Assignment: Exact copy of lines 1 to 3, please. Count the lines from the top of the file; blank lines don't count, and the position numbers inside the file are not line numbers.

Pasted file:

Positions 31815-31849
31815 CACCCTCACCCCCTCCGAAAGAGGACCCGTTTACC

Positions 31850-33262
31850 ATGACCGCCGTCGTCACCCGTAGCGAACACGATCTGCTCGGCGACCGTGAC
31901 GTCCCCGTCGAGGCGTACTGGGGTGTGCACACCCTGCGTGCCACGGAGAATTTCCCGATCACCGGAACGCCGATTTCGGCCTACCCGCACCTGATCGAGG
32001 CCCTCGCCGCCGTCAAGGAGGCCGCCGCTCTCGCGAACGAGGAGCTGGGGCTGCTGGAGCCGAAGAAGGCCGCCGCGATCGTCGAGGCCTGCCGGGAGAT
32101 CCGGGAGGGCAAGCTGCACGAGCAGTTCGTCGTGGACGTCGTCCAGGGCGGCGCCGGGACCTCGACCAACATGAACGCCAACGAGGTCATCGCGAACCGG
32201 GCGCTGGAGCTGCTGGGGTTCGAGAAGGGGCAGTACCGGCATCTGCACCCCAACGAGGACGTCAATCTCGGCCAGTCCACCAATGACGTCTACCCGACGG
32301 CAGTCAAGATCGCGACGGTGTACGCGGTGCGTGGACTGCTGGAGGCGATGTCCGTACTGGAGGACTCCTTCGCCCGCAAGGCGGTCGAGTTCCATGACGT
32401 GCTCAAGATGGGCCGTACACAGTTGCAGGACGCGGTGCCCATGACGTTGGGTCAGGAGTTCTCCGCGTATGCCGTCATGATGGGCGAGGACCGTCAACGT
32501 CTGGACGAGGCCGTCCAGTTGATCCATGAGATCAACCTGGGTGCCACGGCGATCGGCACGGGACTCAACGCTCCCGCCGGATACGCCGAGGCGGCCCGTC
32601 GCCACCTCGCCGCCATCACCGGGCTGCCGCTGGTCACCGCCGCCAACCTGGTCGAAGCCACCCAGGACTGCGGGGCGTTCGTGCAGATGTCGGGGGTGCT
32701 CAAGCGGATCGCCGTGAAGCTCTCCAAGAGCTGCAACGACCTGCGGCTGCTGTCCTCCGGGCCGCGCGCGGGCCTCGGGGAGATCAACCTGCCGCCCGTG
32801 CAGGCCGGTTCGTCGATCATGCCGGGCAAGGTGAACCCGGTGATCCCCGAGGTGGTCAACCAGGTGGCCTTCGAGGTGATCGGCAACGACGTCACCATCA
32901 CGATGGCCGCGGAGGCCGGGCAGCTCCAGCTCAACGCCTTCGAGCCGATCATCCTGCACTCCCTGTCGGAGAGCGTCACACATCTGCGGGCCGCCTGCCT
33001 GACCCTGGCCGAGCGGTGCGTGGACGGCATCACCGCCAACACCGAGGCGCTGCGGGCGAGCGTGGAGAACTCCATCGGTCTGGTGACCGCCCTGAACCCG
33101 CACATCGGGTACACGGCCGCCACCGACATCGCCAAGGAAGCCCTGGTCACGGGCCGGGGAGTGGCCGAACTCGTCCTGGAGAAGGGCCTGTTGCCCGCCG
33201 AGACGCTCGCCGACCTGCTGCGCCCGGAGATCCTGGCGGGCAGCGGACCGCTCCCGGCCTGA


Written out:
Positions 31815-31849
31815 CACCCTCACCCCCTCCGAAAGAGGACCCGTTTACC

Positions 31850-33262